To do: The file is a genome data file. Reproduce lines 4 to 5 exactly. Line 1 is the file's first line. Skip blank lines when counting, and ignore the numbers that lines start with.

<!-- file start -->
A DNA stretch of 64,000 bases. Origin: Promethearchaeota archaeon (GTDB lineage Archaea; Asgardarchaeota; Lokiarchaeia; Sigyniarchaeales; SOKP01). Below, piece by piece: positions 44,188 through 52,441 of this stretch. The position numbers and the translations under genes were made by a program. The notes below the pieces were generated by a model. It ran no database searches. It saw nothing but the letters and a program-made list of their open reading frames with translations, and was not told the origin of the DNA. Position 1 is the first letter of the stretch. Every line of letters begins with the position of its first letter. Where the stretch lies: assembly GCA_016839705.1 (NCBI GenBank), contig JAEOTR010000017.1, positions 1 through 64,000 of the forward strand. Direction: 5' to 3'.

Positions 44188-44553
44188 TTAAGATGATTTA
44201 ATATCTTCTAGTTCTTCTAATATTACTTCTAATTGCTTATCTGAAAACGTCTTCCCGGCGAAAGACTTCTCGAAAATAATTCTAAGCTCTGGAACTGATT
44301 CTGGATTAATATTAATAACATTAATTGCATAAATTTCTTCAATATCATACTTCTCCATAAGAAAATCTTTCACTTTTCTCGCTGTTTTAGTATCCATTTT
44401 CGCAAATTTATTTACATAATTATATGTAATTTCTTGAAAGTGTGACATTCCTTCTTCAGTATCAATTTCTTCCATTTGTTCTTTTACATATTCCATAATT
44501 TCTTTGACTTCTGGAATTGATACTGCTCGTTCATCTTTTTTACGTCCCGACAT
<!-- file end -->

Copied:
44201 ATATCTTCTAGTTCTTCTAATATTACTTCTAATTGCTTATCTGAAAACGTCTTCCCGGCGAAAGACTTCTCGAAAATAATTCTAAGCTCTGGAACTGATT
44301 CTGGATTAATATTAATAACATTAATTGCATAAATTTCTTCAATATCATACTTCTCCATAAGAAAATCTTTCACTTTTCTCGCTGTTTTAGTATCCATTTT